More fresh ideas from Digital First
As we said in a previous post, Digital First 2017 gathered a multitude of expert speakers, highlighting the many facets of digital today. Here are some more fresh ideas we heard at the event.
It is clear: to boldly go where no man has gone before, organisations must combine Spock’s ‘pure logic’ with the intuitive approach of Captain Kirk.
Sitecore advocated to do this with better customer experiences, but stressed you first need to get the basics right first. We learned the new direction Shazam is taking, while Dentsu Aegis’ consultant Wim Vermeulen stressed the need to refocus on brand building. ‘Get with the program, people!’
Sitecore says you’re only as strong as your weakest customer experience
Fabienne Heiles and George Lavric of Emakina’s partner Sitecore started by asking what had changed in digital since last year. To the surprise of many, they said last year’s slides still apply!
George Lavric and Fabienne Heiles remind us we need to get the basics right
Lately, we hear a lot of talk about artificial intelligence and machine learning. And how they will reshape customer experiences and digital marketing. Fine, but we need to master the basics first. So before you start running, you better analyse where you really are and want to go.
Make sure to collect the information you need, and go for intelligent data instead of big data. When working together to create an organisation’s digital future, follow these golden rules:
1° start by talking to your customer (not at your customer);
2° work together step by step and agree on what comes when;
3° begin small, communicate, test, optimise;
4° don’t underestimate the digital maturity of your audiences… they are often more advanced than you think;
5° make sure you know who the final customer really is;
6° establish what’s already in place and what the level of digital maturity is of the organisation; Forrester’s maturity chart is useful for this. Otherwise you’ll never deliver the right experience.
Forrester’s Customer Maturity Model
Most organisations are still in the ‘Attract-zone’, while you need to move to converting and creating advocates. A key insight: you hear all the time this process is not about technology, but for a big part it actually is! You can’t ask to drive fast and win races, when you don’t take extra good care of your engine.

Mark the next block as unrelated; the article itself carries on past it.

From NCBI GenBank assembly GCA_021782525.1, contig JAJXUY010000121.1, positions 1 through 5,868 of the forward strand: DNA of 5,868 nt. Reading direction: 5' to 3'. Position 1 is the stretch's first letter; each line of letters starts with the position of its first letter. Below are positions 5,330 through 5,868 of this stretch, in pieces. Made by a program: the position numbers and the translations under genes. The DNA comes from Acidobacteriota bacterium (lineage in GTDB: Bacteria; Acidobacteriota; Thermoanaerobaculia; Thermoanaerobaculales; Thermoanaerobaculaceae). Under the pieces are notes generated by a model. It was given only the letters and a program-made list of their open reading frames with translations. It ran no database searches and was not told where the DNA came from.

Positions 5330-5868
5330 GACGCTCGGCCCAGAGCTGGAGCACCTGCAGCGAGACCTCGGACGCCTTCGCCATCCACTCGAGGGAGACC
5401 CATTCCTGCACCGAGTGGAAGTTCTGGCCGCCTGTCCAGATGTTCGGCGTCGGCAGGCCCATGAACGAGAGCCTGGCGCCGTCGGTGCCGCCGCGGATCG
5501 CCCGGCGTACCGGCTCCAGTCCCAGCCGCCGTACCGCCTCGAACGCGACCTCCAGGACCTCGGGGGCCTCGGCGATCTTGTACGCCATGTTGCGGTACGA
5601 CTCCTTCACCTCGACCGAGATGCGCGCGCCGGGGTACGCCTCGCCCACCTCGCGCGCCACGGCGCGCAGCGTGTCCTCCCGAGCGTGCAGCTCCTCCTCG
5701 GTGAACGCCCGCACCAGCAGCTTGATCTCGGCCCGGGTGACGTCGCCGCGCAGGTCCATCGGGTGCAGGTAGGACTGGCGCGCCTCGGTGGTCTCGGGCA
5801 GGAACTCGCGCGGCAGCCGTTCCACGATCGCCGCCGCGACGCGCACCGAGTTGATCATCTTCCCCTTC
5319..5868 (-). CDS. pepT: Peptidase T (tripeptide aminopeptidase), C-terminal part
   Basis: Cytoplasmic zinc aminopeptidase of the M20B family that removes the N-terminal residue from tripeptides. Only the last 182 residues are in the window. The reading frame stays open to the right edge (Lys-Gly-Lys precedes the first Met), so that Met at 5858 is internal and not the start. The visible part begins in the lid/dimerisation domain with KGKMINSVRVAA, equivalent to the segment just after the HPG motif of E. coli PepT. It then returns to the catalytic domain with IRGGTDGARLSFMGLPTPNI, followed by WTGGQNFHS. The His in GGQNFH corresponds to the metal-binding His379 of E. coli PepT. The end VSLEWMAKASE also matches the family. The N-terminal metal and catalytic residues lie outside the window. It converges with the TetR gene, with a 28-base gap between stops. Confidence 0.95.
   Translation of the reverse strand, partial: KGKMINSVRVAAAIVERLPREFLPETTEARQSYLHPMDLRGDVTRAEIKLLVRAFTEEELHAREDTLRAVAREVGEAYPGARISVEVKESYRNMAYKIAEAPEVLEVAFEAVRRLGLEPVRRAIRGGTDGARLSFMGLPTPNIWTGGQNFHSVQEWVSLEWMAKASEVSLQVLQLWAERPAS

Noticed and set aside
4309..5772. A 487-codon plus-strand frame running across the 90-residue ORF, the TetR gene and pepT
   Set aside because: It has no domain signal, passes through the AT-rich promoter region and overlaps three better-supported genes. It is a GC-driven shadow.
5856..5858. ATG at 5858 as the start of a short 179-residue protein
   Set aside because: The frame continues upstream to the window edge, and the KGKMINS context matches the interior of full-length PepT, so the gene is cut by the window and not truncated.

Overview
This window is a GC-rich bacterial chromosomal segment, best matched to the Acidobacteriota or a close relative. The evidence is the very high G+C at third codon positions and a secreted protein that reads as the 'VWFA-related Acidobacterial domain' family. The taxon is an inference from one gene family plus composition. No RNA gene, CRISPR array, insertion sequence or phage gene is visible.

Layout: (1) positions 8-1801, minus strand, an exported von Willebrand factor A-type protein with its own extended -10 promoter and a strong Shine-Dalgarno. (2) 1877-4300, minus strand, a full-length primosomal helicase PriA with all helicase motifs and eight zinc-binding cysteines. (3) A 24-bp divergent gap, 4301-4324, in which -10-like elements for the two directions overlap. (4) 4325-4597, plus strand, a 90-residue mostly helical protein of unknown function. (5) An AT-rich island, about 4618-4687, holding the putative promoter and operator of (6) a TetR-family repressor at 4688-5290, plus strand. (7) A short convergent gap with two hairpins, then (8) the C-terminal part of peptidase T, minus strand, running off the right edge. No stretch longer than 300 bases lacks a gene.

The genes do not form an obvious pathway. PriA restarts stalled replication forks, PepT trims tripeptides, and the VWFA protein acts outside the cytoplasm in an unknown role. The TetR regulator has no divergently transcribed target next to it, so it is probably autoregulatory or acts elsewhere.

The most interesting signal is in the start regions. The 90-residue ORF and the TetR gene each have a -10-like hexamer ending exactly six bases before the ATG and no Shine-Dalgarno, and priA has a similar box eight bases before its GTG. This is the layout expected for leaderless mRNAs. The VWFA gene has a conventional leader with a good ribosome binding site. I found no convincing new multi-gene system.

Kelly Tennison, Shazam’s Commercial Manager for Benelux and Turkey gave some insights in how one of the most popular apps of all time is moving forward. Shazam has been downloaded over one billion times in over 190 countries, and people use it over 20 million times each day.
Kelly Tennison tells Shazam changed a lot from being an SMS service for songs
Shazam TV is an exciting tool connecting your big screen to your mobile device. A great case is a recent campaign for Fiat in Turkey. When ‘İçerde’, a popular ‘Whodunit’ TV series arrived at its grand finale, you were invited to shazam it, to be taken to an immersive 360° environment. With Fiat prominently in view on the screen, you could rotate and find out who the killer was. Product placement at its very best!
A second innovation is Shazam’s visual recognition technology. In magazines, on packaging or any surface, you can now scan images, allowing to win something, launch a personal message, or receive extra information. For instance, when capturing 6 Disney characters with Shazam, you could win a trip to Disneyland. Other success stories include competitions for Caprice in Greece, Budweiser in the UK, and Peterman in Belgium.
In March 2017 Shazam launched the first scaled augmented reality, delivering AR experiences including 3D animations, product visualizations, mini-games and 360-degree videos.
It’s a bit like r2-d2 in Star Wars sharing Princess Leia’s ‘Help me Obi-Wan Kenobi’ message. First cool campaigns include AR for Fanta and a demo with singer Wyclef Jean.
And what is next for Shazam? With Geofence, it wants to harness the power of location beacons to make music recommendations… bridging the physical and digital worlds!
Wim Vermeulen: how brands win in the age of algorithms
Wim Vermeulen, Strategy and Innovation Director at Dentsu Aegis Network, came with a provocative eye opener. For the last ten years, we’ve been too focused in marketing on the short term. It has become the norm and marketing is driven by ratio.
70% of our campaigns are activations trying to convince our consumers with rational arguments. But if we want to safeguard our future growth, we need to feed Kahneman’s System 1, the autopilot, the brain’s fast, automatic, intuitive approach.
Research shows that a decade of ‘short-termism’ has made marketing less effective, brands are less powerful, and sales go down (see also a good article in AdNews). Brands have two choices, says Vermeulen. Either they try to play the algorithms, or they become so unique that consumers will choose them no matter what the algorithm is pushing.
Wim Vermeulen says we need more focus on brand building
Effectiveness seems to be optimised when 60% of the communications is devoted to brand building, and 40 % to sales activation. But we live in a reality that is very different. Only 30% of our efforts go to branding, and a whopping 70% to sales activation. Time to wake up and do the right thing!
Let’s conclude with a fun clip one of the speakers shared. Truth comes out from children’s mouth… we’re in a constant state of information overload! Get with the program! So, let’s hurry up and get cracking!